Ultimately, though, I do love being single. I admit, I am alone. I’m not lonely, though. Not usually. (Weakness, it happens.) And I resent Valentine’s Day (and the media and society) for seeming to think my lack of desire for a real, true relationship is anything less than healthy. I want a relationship, but I want the right relationship. Anything less than simpatico is just not worth my time, grief, or efforts. The right man, he gets it all. I’ll drop anything for the right guy, you know. I’m just a diehard romantic. But I scrutinize with the best of them, and I just want the right combination.

Otherwise, I’ll keep my Sundays for reading the paper in my boxers and a t-shirt. I’ll get up when I want, sleep where I want, eat what I want, and do what I want. I won’t have to check to see if “our schedule” is clear, I won’t have to worry about any of that. Like I say, when it’s right, it’s worth it, but when it’s not absolutely right, it’s infringing on my space.

That makes me very male in some ways, I think. I’m not sure why more men feel that way than women, but perhaps it comes down to how comfortable they are alone. It’s interesting, I’ve seen an increase in the media, people bringing up something I’ve long believed: One of the worst things you can say to a lover is what they said in Jerry Maguire, “You complete me.”

If you cannot be complete on your own, you are not a whole person. If you do not have a sense of self, you have nothing. If you cannot love yourself, who else can? These are clichés, and for good reason. They’re as true as they can be.

If you don’t know yourself when you fall in love with someone, you’re going to have the very, very rude experience of cluing the fuck in to who you are somewhere down the line, and that person you’ve committed yourself to is going to find out that they no longer fit the bill. Who you love must complement who you are, not complete it. We’re foolish when it comes to love, we put the cart before the horse.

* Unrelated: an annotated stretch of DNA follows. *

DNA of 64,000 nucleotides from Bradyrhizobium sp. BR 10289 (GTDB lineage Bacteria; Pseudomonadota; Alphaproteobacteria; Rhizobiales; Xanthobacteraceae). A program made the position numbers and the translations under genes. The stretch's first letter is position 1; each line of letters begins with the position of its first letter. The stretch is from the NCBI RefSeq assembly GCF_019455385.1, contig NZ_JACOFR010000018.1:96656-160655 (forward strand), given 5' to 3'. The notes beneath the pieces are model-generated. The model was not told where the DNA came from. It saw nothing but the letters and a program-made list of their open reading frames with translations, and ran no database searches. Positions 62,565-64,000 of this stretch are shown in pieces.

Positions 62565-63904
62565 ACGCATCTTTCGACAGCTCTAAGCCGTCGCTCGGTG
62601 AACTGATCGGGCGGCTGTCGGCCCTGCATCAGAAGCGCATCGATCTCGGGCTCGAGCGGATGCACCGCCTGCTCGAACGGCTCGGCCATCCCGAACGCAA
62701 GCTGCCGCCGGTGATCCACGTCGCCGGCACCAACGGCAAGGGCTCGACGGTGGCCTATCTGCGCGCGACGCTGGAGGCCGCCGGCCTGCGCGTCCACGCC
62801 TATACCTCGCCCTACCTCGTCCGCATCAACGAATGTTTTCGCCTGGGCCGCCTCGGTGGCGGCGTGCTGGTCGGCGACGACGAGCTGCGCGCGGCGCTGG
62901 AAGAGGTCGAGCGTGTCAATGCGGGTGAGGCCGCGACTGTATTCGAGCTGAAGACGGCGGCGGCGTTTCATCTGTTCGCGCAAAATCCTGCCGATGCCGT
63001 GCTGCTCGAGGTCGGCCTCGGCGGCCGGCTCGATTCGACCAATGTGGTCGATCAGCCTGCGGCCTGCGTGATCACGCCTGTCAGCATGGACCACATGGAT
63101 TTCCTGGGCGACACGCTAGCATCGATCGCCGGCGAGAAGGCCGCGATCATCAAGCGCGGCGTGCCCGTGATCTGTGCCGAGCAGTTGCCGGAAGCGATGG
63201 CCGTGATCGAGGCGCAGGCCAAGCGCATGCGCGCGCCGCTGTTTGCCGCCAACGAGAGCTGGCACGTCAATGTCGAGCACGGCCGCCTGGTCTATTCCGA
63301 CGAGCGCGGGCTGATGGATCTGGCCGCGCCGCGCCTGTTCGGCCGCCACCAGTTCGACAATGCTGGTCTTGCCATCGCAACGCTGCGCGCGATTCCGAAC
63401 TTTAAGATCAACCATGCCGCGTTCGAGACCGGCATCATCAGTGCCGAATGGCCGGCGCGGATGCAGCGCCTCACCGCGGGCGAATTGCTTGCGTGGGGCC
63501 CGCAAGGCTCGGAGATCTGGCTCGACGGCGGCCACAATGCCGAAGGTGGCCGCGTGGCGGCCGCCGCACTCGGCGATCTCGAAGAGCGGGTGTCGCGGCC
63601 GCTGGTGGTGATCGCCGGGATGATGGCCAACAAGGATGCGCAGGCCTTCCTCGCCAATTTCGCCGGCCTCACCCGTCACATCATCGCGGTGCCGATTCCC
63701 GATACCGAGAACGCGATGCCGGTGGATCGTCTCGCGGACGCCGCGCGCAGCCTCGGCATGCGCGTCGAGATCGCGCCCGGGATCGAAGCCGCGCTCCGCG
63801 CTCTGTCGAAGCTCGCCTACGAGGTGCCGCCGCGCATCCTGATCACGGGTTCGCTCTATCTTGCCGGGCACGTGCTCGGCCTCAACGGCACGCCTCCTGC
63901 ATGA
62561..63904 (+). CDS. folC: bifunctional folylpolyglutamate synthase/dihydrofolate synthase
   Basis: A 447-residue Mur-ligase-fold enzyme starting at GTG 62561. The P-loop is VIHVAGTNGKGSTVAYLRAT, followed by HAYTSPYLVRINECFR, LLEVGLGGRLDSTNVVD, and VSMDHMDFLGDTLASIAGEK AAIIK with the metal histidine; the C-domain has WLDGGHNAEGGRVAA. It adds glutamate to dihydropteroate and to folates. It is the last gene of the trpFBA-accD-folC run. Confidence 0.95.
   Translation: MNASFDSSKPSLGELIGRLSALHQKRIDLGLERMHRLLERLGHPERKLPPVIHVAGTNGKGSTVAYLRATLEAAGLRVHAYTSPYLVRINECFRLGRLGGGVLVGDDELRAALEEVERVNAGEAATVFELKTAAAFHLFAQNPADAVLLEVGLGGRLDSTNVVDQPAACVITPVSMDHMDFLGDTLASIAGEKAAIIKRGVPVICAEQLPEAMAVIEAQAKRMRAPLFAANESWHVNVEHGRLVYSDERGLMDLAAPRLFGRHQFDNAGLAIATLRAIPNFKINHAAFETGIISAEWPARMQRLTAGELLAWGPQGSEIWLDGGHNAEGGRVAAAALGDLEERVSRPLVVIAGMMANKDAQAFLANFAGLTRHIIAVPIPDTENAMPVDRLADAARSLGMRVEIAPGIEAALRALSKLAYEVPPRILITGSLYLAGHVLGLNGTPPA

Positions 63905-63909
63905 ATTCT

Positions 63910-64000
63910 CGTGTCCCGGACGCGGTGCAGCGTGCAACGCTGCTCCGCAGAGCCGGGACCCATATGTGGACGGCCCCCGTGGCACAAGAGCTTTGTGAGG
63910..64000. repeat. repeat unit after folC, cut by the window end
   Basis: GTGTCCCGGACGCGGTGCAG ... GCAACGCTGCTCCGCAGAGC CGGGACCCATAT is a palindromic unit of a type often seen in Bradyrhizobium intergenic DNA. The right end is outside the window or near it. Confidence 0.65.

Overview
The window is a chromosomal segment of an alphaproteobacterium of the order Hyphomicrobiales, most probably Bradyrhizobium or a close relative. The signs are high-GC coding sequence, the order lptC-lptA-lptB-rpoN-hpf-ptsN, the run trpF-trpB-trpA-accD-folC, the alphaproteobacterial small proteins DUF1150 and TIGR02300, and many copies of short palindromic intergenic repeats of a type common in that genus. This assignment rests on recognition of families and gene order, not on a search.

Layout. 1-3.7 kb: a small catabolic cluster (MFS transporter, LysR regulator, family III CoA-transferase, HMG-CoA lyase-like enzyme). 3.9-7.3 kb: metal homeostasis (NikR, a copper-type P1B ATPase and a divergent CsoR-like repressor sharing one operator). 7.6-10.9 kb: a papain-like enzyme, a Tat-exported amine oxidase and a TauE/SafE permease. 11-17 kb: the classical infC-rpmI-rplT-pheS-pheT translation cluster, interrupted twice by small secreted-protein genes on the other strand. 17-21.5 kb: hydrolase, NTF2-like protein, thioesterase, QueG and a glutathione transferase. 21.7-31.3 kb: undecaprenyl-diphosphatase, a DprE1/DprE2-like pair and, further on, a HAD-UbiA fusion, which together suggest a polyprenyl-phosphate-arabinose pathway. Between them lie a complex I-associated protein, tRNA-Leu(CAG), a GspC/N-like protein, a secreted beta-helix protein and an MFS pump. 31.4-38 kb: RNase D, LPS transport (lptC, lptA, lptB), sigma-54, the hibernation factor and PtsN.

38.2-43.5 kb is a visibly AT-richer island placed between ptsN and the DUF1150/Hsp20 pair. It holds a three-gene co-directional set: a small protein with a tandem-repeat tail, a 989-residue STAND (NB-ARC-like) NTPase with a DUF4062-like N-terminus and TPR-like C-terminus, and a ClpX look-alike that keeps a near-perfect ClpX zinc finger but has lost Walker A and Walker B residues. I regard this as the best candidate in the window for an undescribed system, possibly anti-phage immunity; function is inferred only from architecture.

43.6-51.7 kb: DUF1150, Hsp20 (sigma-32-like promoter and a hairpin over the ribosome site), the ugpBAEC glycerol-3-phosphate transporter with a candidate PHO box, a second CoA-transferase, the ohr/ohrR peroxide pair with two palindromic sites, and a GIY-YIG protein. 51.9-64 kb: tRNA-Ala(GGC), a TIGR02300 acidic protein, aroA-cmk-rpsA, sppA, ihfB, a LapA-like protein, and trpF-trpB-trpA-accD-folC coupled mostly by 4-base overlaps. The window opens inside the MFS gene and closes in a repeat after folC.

I long ago discovered that my “fuctedness,” as one pal would say, needed solitude. Every time I got into a relationship, I lost more and more of who I was. I became this person who needed to have that approval from “them” in order to have that sense of self. Now, I couldn’t care less. I know that the right people, the ones I want around me, they dig me. The ones who don’t dig me, don’t get me, and won’t have me, and that’s just fine. Don’t fight it, man. Go with the flow.

But when you really learn to dig yourself, you don’t need anyone anymore. You see people for what they are: Icing on a fuckin’ fab cake, baby.

See, the difference between those of us who enjoy being single and those who do not is pretty simple. Those of us who enjoy it, we’re optimistic about love. We figure, hey, if the time’s ever right, if the cosmos ever aligns, then maybe we’ll come out of that with something/one we just can’t get enough of. Until then, we’re alone, and we’re going to enjoy it, ‘cos when that love comes, aloneness goes. And it’s more than aloneness. It’s solitude, quietude. There are some things you will never, ever experience if you don’t command your time alone. Some of the most profound experiences of my life have come to me in moments spent completely isolated from the world.

I moved to the Yukon for one year when I was 21, and it was a profound experience all the way around. Before then, I was a popular gal and always had plans, always was out. I moved there and discovered the true art of being alone and loving it, and it changed my life. I remember a night right around summer solstice. It was daylight then from three in the morning until two in the morning, just an hour of dusk in between… fucking sublime. Sigh. You could sit and watch the sunset followed by the sunrise in the time it took to slowly nurse a single beer. I was having one of these profound days – a day in between nights at the bar, preceding a long weekend away, where we’d be camping at the foot of Mount McKinley and Mount Logan, the continent’s highest peaks. I remember thinking, “I’ve got it pretty fucking good. This will be one of the best times in my life, and I will never, ever forget these experiences. But tonight I got to slow it down and keep it all to me.”